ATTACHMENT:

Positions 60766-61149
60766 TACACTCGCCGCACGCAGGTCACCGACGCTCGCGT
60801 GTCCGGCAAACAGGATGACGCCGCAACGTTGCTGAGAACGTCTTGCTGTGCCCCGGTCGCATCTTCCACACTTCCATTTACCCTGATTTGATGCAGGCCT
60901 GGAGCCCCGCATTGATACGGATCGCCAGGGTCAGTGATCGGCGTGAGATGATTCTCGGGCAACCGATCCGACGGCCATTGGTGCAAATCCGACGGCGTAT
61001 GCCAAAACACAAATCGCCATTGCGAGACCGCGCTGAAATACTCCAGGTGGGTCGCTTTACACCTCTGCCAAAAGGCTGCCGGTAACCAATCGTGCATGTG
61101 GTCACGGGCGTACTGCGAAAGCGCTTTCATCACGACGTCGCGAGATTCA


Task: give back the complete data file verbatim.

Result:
Positions 60766-61149
60766 TACACTCGCCGCACGCAGGTCACCGACGCTCGCGT
60801 GTCCGGCAAACAGGATGACGCCGCAACGTTGCTGAGAACGTCTTGCTGTGCCCCGGTCGCATCTTCCACACTTCCATTTACCCTGATTTGATGCAGGCCT
60901 GGAGCCCCGCATTGATACGGATCGCCAGGGTCAGTGATCGGCGTGAGATGATTCTCGGGCAACCGATCCGACGGCCATTGGTGCAAATCCGACGGCGTAT
61001 GCCAAAACACAAATCGCCATTGCGAGACCGCGCTGAAATACTCCAGGTGGGTCGCTTTACACCTCTGCCAAAAGGCTGCCGGTAACCAATCGTGCATGTG
61101 GTCACGGGCGTACTGCGAAAGCGCTTTCATCACGACGTCGCGAGATTCA